The FBI usually doesn’t get involved in parenting. That’s because most of us don’t commit massive crimes in the course of parenting—unlike the powerful, rich, and famous parents who were accused this week of bribing and cheating their kids into prestigious colleges.
It’s a juicy, gossipy scandal that makes us justifiably angry, and it’s tempting to leave it at that. But underneath the trappings of Hollywood and extraordinary wealth are a litany of failures we can all relate to. Failures we may have engaged in ourselves, even if we did so far more innocently and with the best of intentions.
We overvalue achievement.
A few years ago, in a Harvard-led survey of 10,000 kids, 80 percent of the kids said their parents cared more about their academic achievement than whether they were kind. Maybe those kids were mistaken about their parents’ values. Maybe our own kids are, too. What are our words and actions telling our children about what makes us proud? Ask them what they think you value more, and make sure they know it’s their character.
We seek status over substance.
A number of the parents that were accused of committing fraud were likely incentivized by brand. They wanted their kid to attend a school like Yale or Stanford. And whether or not we’d be fine with our own teen attending a less selective school, there are still times when we are attracted to status. Maybe we want our kids to be part of the popular crowd? To be recognized as the star? What would bother us more: if our kid really won a competition and the other kid was wrongly declared the winner, or if our kid was declared the winner when they didn’t deserve it? Sometimes we need to take a step back. The prizes and rewards are not the kid.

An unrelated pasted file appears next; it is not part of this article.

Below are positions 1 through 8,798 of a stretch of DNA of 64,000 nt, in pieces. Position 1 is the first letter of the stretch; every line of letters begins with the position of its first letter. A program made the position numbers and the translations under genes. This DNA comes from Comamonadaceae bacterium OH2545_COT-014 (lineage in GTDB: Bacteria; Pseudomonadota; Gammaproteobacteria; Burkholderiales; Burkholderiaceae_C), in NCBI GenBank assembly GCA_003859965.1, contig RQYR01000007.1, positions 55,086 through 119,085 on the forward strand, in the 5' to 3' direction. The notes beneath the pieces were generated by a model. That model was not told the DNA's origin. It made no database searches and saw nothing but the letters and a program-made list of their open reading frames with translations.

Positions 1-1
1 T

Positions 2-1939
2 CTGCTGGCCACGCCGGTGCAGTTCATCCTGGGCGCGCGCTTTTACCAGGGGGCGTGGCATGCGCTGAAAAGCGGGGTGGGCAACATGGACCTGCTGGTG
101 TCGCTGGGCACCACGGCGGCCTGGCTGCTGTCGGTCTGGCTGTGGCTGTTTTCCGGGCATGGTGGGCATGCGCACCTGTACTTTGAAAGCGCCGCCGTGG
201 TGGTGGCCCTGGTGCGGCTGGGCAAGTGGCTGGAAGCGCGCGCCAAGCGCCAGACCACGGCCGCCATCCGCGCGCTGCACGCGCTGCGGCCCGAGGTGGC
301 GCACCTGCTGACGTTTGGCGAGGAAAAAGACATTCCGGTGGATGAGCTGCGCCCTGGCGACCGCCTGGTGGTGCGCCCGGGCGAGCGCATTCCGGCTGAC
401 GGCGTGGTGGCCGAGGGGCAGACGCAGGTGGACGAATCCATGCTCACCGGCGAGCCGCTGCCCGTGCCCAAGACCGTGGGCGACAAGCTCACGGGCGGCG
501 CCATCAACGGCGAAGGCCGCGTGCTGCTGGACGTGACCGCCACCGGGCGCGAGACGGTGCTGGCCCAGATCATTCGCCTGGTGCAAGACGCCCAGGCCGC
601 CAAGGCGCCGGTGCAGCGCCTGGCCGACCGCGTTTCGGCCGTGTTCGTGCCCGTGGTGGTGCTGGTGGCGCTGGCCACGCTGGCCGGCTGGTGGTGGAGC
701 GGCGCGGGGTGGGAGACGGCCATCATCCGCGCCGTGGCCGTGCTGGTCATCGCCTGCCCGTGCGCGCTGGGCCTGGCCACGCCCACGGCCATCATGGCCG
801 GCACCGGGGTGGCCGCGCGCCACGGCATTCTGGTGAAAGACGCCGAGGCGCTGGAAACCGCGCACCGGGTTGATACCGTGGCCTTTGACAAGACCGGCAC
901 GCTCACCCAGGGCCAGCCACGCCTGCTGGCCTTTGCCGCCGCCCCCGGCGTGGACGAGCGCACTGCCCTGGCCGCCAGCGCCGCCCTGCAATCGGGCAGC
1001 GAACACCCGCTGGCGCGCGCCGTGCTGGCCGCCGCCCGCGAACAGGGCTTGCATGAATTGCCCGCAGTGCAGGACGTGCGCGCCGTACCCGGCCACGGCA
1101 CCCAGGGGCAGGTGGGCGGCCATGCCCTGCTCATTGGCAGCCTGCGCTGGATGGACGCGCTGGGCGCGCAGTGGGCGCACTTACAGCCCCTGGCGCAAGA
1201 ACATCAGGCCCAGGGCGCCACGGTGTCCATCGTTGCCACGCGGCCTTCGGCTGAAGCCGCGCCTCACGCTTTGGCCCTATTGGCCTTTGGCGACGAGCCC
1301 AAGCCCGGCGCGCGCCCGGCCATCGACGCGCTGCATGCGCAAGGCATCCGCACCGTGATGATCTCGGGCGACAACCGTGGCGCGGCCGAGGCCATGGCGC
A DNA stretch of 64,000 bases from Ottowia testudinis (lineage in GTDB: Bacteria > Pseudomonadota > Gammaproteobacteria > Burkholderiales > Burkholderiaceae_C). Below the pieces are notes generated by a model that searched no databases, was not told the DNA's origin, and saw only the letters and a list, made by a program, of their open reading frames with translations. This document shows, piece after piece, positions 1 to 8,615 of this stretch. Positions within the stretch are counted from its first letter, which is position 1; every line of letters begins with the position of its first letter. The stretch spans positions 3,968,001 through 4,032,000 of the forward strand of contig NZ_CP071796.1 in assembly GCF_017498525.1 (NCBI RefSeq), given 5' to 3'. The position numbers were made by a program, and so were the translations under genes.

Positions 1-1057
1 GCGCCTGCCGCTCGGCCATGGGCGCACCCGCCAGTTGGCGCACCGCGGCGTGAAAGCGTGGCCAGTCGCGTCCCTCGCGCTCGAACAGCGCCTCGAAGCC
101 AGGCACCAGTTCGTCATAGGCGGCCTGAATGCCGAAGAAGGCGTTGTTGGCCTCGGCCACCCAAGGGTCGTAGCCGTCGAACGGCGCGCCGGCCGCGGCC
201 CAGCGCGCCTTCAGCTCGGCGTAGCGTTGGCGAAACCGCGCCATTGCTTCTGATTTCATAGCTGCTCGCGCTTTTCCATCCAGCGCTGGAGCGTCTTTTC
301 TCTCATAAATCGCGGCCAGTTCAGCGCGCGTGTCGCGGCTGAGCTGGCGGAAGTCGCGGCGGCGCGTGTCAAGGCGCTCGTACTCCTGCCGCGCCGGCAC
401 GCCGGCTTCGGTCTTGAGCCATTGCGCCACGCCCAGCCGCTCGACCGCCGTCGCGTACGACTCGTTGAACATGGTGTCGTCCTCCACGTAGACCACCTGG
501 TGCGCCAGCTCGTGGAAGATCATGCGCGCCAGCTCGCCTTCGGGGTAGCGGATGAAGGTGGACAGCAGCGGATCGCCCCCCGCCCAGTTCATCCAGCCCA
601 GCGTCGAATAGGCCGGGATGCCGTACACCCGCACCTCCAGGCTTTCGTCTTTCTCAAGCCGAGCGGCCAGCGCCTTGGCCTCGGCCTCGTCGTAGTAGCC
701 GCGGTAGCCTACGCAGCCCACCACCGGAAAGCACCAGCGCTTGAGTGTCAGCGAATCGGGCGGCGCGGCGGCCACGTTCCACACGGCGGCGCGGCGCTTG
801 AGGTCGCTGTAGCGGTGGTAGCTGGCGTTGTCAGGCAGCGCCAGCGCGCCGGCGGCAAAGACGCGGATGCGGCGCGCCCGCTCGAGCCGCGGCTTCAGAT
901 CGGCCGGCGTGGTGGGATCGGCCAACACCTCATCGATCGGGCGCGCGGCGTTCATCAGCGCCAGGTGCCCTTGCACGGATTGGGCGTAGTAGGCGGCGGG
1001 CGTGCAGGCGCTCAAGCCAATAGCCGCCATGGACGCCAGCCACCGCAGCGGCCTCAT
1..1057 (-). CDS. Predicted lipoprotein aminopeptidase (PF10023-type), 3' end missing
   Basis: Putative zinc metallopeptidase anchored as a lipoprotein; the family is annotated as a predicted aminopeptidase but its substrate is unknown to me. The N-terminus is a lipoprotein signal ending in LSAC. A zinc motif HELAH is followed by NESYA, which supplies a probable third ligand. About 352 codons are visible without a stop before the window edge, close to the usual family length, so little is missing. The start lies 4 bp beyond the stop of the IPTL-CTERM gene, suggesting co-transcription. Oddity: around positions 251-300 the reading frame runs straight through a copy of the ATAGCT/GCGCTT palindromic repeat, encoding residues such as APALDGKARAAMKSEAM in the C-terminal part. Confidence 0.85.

We think the rules don’t apply to us or our kids.
When our kid misses a deadline for an important assignment or gets caught in wrongdoing at school, do we step in and try to see if the rules can be bent? Do we think consequences are for suckers who can’t (or don’t try to) get out of them? If they haven’t learned this already, it’s time for our kids to learn it now: Our actions have consequences. When we make mistakes, we can try to make them right, but we can’t escape them or pretend they didn’t happen.
We value our own kids over other people’s kids.
Did these cheating parents stop to think that their kid was stealing a spot from another kid who actually earned it? Of course we love our own kids best. But that doesn’t mean our kids are more special or important than other kids. It starts early: In kindergarten, some parents hold their kids back a year simply because “it’s better to be the oldest.” Are we trying to get our kids what they truly need, or are we trying to get our kids an advantage over other people’s kids?
We do too much for our kids.
The lesson these pampered kids learned from their parents? I can’t do it myself. Every time we say, “Here, let me do it,” we are teaching our own kids that, too. Instead, we can teach them to clean up the broken glass themselves. We can teach them to call the teacher or coach. We can teach them to cook and clean and shop and budget and plan and do their own homework and all of it. If we don’t, we will be the ones who taught them that they’re helpless.
We don’t let our kids fail.
If it’s a serious situation, you better believe we’ll all be stepping in to help our kids. We’re not going to let them experiment with drugs just to teach them a lesson about failure. But college isn’t that. Most things aren’t that. So what if they can’t get into an Ivy League school? They really can figure out how to succeed wherever they are in life. Not everything is a crushing tragedy. Learning how to recover from setbacks—whether they’re our fault or not—is key to a happy life. Making things easy for our kids now will, in the long run, make their lives harder.
It’s time to take a look at what all of us—ordinary, well-meaning parents—are doing to our kids in our quest for their success. We all love our kids. We all make mistakes. Perhaps our mistakes aren’t nearly as expensive or reckless as the college fraud in the news, but we can do better.